By Katie Bo Williams - 11/30/15 09:53 AM EST
The European Union is pushing to give its national privacy regulators more power under a new U.S.-EU data transfer agreement currently under negotiations, according to Reuters.
The original Safe Harbor, agreed to in 2000, was used by over 4,000 companies to make legal data transfers in a multitude of industries, from hospitality to social media. Europe’s data protection authorities have given negotiators until January to create a new framework before they will begin to take enforcement action against firms.
The European Commission, which is leading the talks on the EU side, wants privacy watchdogs to have more legal avenues to challenge firms' handling of data, Reuters reports.
Negotiators — led by the Commerce Department in the U.S. — are trying to address the high court’s concerns that because of U.S. surveillance practices, the original agreement did not adequately protect Europeans’ privacy rights.
The EU is particularly concerned that its citizens cannot challenge misuse of their data in the courts. One option being considered is to allow Europeans to complain directly to national authorities on data protection.
Although U.S. companies handling sensitive human resources data agreed under the original agreement to cooperate with the privacy watchdogs in the event of a complaint, negotiators have yet to agree to broaden the provision in Safe Harbor 2.0.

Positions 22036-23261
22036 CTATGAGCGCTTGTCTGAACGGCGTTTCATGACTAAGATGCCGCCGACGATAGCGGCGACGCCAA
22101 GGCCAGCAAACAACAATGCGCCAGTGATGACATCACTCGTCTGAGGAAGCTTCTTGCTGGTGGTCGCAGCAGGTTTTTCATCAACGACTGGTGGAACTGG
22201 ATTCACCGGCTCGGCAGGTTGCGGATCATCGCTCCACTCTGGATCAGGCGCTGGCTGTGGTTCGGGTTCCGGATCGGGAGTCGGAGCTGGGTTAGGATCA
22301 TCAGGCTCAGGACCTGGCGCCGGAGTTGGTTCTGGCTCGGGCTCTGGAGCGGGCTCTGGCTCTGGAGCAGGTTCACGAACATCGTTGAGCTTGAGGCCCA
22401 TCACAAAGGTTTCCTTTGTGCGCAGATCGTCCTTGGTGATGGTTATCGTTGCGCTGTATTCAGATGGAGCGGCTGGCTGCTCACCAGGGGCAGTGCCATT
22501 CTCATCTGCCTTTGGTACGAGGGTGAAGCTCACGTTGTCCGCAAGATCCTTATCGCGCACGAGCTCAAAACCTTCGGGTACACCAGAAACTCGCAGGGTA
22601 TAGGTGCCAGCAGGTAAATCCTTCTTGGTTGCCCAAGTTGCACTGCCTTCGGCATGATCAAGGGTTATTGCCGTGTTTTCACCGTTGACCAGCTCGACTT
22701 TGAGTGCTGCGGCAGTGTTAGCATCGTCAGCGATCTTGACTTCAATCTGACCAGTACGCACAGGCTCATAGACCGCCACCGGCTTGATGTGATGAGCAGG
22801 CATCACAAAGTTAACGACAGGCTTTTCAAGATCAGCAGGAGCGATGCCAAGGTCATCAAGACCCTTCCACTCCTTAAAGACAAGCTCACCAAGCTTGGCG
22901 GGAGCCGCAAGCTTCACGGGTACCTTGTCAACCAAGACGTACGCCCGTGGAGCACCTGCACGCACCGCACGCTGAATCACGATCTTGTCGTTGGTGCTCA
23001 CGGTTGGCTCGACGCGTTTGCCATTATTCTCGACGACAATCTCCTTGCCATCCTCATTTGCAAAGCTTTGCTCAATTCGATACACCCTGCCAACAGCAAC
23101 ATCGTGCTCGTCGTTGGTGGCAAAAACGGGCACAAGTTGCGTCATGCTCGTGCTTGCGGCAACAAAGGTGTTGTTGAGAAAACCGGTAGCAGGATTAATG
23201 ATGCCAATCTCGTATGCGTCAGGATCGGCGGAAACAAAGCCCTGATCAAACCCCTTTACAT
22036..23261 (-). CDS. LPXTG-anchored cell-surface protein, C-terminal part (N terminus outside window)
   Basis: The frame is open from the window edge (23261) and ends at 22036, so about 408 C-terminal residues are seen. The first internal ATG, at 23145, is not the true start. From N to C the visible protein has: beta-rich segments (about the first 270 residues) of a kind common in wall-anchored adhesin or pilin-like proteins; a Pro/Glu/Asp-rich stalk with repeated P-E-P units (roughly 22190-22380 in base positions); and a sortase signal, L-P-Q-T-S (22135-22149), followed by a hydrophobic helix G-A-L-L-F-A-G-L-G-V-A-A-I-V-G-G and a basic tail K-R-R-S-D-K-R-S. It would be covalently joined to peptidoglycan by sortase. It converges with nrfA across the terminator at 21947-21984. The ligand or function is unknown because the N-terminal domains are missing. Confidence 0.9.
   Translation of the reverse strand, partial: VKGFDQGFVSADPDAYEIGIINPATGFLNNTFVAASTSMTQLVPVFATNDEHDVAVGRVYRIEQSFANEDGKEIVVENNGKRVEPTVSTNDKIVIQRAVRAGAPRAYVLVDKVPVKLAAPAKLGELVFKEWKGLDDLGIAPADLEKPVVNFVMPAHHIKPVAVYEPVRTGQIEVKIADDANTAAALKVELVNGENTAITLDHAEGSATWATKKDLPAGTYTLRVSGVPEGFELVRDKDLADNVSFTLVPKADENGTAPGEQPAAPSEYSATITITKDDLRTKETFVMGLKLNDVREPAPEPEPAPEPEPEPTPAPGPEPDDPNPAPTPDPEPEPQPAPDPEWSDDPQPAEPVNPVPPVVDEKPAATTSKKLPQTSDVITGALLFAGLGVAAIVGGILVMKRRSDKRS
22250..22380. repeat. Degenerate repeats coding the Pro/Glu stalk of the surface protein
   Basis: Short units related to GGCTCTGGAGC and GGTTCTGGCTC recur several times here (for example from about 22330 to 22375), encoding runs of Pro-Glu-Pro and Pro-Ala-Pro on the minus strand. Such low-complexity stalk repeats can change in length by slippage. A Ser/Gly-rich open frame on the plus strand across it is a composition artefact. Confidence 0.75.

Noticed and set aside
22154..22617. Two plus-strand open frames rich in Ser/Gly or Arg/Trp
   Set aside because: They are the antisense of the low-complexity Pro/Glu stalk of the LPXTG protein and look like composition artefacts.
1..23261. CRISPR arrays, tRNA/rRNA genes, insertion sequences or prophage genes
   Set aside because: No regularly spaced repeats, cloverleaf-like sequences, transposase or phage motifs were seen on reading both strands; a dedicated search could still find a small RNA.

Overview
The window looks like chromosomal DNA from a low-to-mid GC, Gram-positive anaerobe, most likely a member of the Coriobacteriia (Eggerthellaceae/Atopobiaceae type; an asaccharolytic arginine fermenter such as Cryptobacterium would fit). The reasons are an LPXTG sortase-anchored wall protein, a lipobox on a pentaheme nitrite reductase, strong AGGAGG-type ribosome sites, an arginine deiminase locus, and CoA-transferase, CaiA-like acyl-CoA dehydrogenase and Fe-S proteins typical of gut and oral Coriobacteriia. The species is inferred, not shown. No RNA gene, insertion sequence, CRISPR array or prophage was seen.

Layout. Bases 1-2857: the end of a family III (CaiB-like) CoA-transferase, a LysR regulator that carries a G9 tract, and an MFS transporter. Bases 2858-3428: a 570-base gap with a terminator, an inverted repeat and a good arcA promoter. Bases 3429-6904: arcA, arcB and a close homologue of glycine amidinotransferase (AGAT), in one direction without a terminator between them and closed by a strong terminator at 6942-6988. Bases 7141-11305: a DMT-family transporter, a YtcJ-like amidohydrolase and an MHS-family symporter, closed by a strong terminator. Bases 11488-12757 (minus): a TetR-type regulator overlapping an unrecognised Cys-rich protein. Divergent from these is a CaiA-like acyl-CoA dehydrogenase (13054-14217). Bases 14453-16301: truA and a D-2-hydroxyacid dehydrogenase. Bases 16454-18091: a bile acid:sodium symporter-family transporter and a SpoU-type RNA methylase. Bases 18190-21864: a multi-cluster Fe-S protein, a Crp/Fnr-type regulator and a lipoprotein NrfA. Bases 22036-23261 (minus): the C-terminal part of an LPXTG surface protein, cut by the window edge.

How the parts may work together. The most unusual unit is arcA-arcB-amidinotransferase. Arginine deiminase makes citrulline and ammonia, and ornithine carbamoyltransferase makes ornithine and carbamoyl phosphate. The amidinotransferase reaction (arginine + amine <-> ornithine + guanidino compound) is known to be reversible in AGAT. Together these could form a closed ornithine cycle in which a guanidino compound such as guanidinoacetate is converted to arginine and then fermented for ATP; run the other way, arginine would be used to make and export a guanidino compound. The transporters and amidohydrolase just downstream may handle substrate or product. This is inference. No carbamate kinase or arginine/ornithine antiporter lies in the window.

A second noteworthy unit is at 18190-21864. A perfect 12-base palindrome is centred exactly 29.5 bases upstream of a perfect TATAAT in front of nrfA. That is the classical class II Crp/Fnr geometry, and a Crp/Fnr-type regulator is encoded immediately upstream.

One sticking point is how the European watchdogs would interact with the Federal Trade Commission (FTC) in the U.S. to avoid giving the EU extraterritorial powers.
The FTC monitored U.S. companies’ compliance with the original Safe Harbor agreement, but did not address complaints from individuals.
The EU has already said that providing European citizens with judicial redress in U.S. courts is a prerequisite for a new “umbrella agreement” that would allow the two sides to exchange more data during criminal and terrorism investigations.
That deal, many years in the works, was inked in September.
Legislation offering EU citizens the right to seek legal redress for privacy violations has already been introduced by Sen. Chris MurphyChris MurphyMeet the rising Dem star positioned to help Clinton on gun control The Hill's 12:30 Report Kaine as Clinton's VP pick sells out progressive wing of party MORE (D-Conn.) and co-sponsored by Sen. Orrin HatchOrrin HatchTim Kaine backs call to boost funding for Israeli missile defense Froman: Too early to start trade talks with the UK Bacteria found ahead of Olympics underscores need for congressional action for new antibiotics MORE (R-Utah).
The so-called Judicial Redress Act would allow the attorney general to work with other agencies to designate certain countries whose citizens would have the right to enforce their data protection rights in U.S. courts.
Observers say there is limited opposition to the bill.